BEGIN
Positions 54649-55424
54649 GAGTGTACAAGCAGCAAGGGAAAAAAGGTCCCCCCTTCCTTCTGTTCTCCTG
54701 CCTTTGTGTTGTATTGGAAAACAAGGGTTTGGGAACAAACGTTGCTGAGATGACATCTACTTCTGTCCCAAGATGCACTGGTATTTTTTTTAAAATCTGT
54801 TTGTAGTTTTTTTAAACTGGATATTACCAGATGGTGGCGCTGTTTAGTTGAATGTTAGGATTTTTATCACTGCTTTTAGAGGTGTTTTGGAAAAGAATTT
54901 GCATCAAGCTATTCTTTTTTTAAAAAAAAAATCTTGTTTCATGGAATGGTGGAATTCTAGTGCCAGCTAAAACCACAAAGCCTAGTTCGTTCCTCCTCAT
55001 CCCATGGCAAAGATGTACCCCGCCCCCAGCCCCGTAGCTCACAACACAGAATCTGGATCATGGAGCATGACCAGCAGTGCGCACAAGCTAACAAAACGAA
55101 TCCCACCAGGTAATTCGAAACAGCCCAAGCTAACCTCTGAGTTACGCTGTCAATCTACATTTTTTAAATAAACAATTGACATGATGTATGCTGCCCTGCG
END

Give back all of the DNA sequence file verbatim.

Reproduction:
Positions 54649-55424
54649 GAGTGTACAAGCAGCAAGGGAAAAAAGGTCCCCCCTTCCTTCTGTTCTCCTG
54701 CCTTTGTGTTGTATTGGAAAACAAGGGTTTGGGAACAAACGTTGCTGAGATGACATCTACTTCTGTCCCAAGATGCACTGGTATTTTTTTTAAAATCTGT
54801 TTGTAGTTTTTTTAAACTGGATATTACCAGATGGTGGCGCTGTTTAGTTGAATGTTAGGATTTTTATCACTGCTTTTAGAGGTGTTTTGGAAAAGAATTT
54901 GCATCAAGCTATTCTTTTTTTAAAAAAAAAATCTTGTTTCATGGAATGGTGGAATTCTAGTGCCAGCTAAAACCACAAAGCCTAGTTCGTTCCTCCTCAT
55001 CCCATGGCAAAGATGTACCCCGCCCCCAGCCCCGTAGCTCACAACACAGAATCTGGATCATGGAGCATGACCAGCAGTGCGCACAAGCTAACAAAACGAA
55101 TCCCACCAGGTAATTCGAAACAGCCCAAGCTAACCTCTGAGTTACGCTGTCAATCTACATTTTTTAAATAAACAATTGACATGATGTATGCTGCCCTGCG